The JSE has enhanced its 'hidden' order mechanism to make it easier for fund managers to buy and sell big chunks of shares in off-exchange environments known as dark pools. It is all in the name of liquidity, but the bourse, like many of its counterparts overseas, also wants to limit the opportunity costs lost to such significant trades in an era where official transaction sizes are in decline.
Stock exchanges around the globe are engaged in various high-noon equities shootouts, and the sophisticated trading venues called dark pools are in the line of fire.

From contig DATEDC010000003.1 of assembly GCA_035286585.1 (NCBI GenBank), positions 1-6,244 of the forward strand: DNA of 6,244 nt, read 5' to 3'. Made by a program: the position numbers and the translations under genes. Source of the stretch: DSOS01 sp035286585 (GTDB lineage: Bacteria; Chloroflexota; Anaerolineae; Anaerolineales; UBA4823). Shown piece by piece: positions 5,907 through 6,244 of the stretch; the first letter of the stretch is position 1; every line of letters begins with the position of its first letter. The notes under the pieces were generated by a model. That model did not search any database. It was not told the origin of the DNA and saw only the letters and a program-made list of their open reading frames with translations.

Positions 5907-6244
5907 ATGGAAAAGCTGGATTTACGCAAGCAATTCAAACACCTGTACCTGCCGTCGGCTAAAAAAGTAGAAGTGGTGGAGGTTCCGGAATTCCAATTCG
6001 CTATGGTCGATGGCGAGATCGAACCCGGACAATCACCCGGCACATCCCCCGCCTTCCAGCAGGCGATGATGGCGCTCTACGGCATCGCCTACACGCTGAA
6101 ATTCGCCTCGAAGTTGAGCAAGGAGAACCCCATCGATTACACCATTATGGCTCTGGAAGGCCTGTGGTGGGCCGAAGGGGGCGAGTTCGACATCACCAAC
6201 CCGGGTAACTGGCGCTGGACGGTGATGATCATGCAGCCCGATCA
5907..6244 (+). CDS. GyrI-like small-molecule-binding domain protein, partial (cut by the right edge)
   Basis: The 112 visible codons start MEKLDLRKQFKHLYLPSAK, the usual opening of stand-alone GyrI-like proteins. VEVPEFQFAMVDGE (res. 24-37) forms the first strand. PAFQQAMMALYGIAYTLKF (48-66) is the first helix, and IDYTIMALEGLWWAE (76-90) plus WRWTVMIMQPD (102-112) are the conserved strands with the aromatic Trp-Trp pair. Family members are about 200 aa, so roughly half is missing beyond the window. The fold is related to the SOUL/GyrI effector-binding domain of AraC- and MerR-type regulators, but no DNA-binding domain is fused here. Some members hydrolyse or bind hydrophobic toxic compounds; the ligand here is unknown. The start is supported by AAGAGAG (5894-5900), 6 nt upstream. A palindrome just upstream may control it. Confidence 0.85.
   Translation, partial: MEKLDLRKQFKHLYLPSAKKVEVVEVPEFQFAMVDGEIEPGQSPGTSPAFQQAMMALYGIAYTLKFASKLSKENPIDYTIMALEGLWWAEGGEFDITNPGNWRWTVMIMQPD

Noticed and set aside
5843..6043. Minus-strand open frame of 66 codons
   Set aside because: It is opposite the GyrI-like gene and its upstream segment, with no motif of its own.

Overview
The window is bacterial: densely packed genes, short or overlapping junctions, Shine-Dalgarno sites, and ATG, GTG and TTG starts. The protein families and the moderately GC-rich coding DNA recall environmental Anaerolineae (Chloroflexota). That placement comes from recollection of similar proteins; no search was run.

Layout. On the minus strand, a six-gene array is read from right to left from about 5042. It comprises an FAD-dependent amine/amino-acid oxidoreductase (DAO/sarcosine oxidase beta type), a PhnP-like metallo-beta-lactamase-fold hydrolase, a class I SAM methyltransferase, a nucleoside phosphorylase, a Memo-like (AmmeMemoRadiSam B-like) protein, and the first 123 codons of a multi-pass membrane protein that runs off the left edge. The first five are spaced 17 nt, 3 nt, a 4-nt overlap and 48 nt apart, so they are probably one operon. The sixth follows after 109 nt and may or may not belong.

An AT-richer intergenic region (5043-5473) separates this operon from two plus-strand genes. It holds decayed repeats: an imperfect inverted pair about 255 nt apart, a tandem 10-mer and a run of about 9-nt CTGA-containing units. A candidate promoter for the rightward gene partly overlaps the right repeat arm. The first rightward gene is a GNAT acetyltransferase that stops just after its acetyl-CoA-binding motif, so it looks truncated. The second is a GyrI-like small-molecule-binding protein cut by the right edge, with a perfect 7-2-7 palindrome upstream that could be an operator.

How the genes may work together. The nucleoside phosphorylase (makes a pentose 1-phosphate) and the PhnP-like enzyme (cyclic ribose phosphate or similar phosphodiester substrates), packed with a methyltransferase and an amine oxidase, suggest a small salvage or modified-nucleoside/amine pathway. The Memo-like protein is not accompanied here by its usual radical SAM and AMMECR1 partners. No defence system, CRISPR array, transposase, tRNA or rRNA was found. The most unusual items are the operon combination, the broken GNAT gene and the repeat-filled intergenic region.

Developing an anonymous block trading facility was only one of the JSE's initiatives to attract trade and increase liquidity to South African capital markets, way back in 2010.
Like most other offshore exchanges, the JSE sought to stem the loss of trading income from its public order books to dark pools, mostly run by private banks and brokers. Some of the world's bigger players in this space include JPMorgan Chase, Barclays Capital and Credit Suisse.
Dark pools primarily exist to facilitate off-exchange block trading by institutional investors who do not wish to affect the markets with their large orders and obtain adverse prices for their...